In this context, the SMMB distribution can also be written employing the hierarchical representation defined in Proposition 3:
X i Z i = z i M B ( z i 2 β ) a n d Z i G G ( 1 , q , 2 ) , i = 1 , , n .
In this scenario, we have that joint pdf X i and Z i is
f X i , Z i ( x i , z i θ ) = f X i Z i ( x i z i , θ ) · f Z i ( z i θ ) = 8 β 3 / 2 x i 2 z i q + 2 π Γ q 2 exp { z i 2 ( 1 + β x i 2 ) } ,
where θ = ( β , q ) is the vector of parameters. We have that x = ( x 1 , , x n ) and z = ( z 1 , , z n ) represent the observed and unobserved data, respectively. The complete data are given by x c = ( x , z ) . Furthermore, we denote c ( θ x c ) and Q ( θ θ ^ ) = E [ c ( θ | x c ) x , θ ^ ] as the log-likelihood complete function and its expected conditional value over the observed data. From (13), we see directly that the complete log-likelihood function is given by
c ( θ x c ) = i = 1 n log f ( x i , z i | θ ) = ( q + 2 ) i = 1 n log z i + 3 n 2 log β n log Γ q 2 i = 1 n z i 2 ( 1 + β x i 2 ) + C ,
where C is a constant that does not depend on θ . To obtain Q ( θ θ ^ ) , we need to calculate E [ z i 2 x i , θ ] and E [ log ( z i ) x i , θ ] . From Equation (13), it is direct that
f ( z i x i , θ ) z i q + 2 exp { z i 2 ( 1 + β x i 2 ) } z i ( q + 3 ) 1 exp { z i ( 1 + β x i 2 ) 1 / 2 2 } .
Therefore, we conclude that Z i | x i , θ G G ( 1 + β x i 2 ) 1 / 2 , q + 3 , 2 . Then, using Lemma 2 it follows
E [ Z i 2 x i , θ ] = 1 + β x i 2 1 / 2 2 Γ ( q + 3 ) + 2 2 Γ q + 3 2 = q + 3 2 ( 1 + β x i 2 ) , and
E [ log ( Z i ) | x i , θ ] = 1 2 ψ q + 3 2 1 2 log ( 1 + β x i 2 ) .
Thus,
Q ( θ θ ^ ) = ( q + 2 ) i = 1 n log ( z i ) ^ + 3 n 2 log β n log Γ q 2 i = 1 n z i 2 ^ ( 1 + β x i 2 ) ,
where z i 2 ^ = E [ Z i 2 x i , θ = θ ^ ] and log ( z i ) ^ = E [ log ( Z i ) x i , θ = θ ^ ] are given in (15) and (16), respectively. Hence, partially differentiating with respect to β and q and equalising to zero, we obtain the following expressions:
β ^ = 3 n 2 i = 1 n z i 2 ^ x i 2 and q ^ = 2 ψ 1 2 · log ( z ) ^ ¯ ,
where log ( z ) ^ ¯ is the mean of log ( z i ) ^ s and ψ 1 ( · ) is the inverse of the digamma function. It is possible to check that Q ( θ | θ ) ^ / β and Q ( θ | θ ) ^ / q are increasing functions in β and q, respectively. This guarantees that β ^ and q ^ are the unique maximum for this function. Thus, the EM algorithm is reduced to the following steps:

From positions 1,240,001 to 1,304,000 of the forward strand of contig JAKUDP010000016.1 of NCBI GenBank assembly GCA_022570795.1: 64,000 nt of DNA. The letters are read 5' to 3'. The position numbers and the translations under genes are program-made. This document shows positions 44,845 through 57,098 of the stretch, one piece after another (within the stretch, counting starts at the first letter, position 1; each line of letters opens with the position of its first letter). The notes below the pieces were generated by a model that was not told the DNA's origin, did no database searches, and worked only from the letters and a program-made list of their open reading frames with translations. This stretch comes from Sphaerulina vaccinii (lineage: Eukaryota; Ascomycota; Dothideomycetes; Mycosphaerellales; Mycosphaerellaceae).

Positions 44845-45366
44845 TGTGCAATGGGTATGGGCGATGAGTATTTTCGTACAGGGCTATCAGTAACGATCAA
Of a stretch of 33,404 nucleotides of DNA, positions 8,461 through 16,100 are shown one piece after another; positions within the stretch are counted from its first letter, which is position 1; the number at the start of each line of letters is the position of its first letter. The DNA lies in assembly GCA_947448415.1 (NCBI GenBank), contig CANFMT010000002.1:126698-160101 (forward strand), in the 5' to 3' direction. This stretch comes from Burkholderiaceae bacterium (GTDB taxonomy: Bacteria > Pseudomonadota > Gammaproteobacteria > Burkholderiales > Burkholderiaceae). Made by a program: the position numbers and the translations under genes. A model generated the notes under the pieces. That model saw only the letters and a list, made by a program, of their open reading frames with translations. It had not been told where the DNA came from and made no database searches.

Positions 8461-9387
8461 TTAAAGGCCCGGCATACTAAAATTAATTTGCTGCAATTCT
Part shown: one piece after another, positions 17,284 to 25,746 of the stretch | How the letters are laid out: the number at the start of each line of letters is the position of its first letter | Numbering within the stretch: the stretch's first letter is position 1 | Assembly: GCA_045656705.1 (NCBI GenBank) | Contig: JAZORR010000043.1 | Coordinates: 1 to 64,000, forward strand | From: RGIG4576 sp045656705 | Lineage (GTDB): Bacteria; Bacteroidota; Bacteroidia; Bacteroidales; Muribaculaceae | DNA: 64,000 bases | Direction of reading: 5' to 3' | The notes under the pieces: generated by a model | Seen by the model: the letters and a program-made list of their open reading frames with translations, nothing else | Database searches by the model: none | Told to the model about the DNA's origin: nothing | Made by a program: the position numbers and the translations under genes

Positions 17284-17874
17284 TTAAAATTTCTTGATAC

• Step-E: For i = 1 , , n compute
    z i 2 ^ ( k + 1 ) = q ( k ) + 3 2 1 + β ( k ) x i 2 a n d log ( z i ) ^ ( k + 1 ) = 1 2 ψ q ( k ) + 3 2 log 1 + β ( k ) x i 2 .
  • Step-M: Update the parameters as
    β ^ ( k + 1 ) = 3 n 2 i = 1 n z i 2 ^ ( k + 1 ) x i 2 a n d q ^ ( k + 1 ) = 2 ψ 1 2 · log ( z ) ^ ( k + 1 ) ¯ .
Steps E and M are repeated until we reach a defined convergence criterion. For instance, we specify that the difference between the successively obtained values should be inferior to a pre-established value, i.e.,
max β ( k ) β ( k 1 ) , q ( k ) q ( k 1 ) < ϵ , w i t h ϵ = 10 4 .

3.4. Fisher’s Information Matrix

Let us now consider X S M M B ( β , q ) . For a single observation x of X, the log-likelihood function for θ = ( β , q ) is given by
( θ ) = log ( 2 ) + 3 2 log ( β ) + 2 log ( x ) log B q 2 , 3 2 q + 3 2 log ( 1 + β x 2 ) .
The corresponding first and second partial derivatives of the log-likelihood function are derived in Appendix A. It can be shown that the Fisher’s information matrix, denoted by I F ( · ) , for the S M M B distribution is provided by
I F ( θ ) = 3 q 2 β 2 ( q + 5 ) 3 2 β ( q + 3 ) 3 2 β ( q + 3 ) 1 4 ψ q + 3 2 ψ q 2 ,
where ψ ( · ) is the trigamma function. Hence, for large samples, the ML estimator, θ ^ , of θ is asymptotically normal bivariate, i.e.,
n θ ^ θ D N 2 ( 0 , I F ( θ ) 1 ) , a s   n + .
As a result, the asymptotic covariance matrix of the ML estimators θ ^ is the inverse of Fisher’s information matrix I F ( θ ) . Since the parameters are unknown, the observed information matrix is usually considered, where the unknown parameters are estimated by ML. Note that asymptotic confidence intervals for β and q with confidence level 100 ( 1 α ) % should be constructed as
C I β , 100 ( 1 α ) % = β ^ z α / 2 × s e ^ β ^ a n d C I q , 100 ( 1 α ) % = q ^ z α / 2 × s e ^ q ^ ,
where s e ^ β ^ and s e ^ q ^ are the root of the first and second element of the diagonal of I F ( θ ) 1 , respectively, and z α / 2 satisfies P ( Z > z α / 2 ) = α / 2 , with Z a random variable with standard normal distribution.

4. Simulation Study

In this section, we present a simulation study to assess the performance of the EM algorithm for the estimators of β and q in the SMMB model. We consider 1000 replicates of three sample sizes generated using the SMMB model: n = 50 , 100 and 200. By using the stochastic representation given in Equation (2), it is possible to generate random numbers for the SMMB( β , q ) distribution, which leads to the following algorithm:
1.
Generate P i χ 3 2 (chi squared with 3 degrees of freedom), i = 1 , , n .
2.
Compute V i = P i 2 β , i = 1 , , n .
3.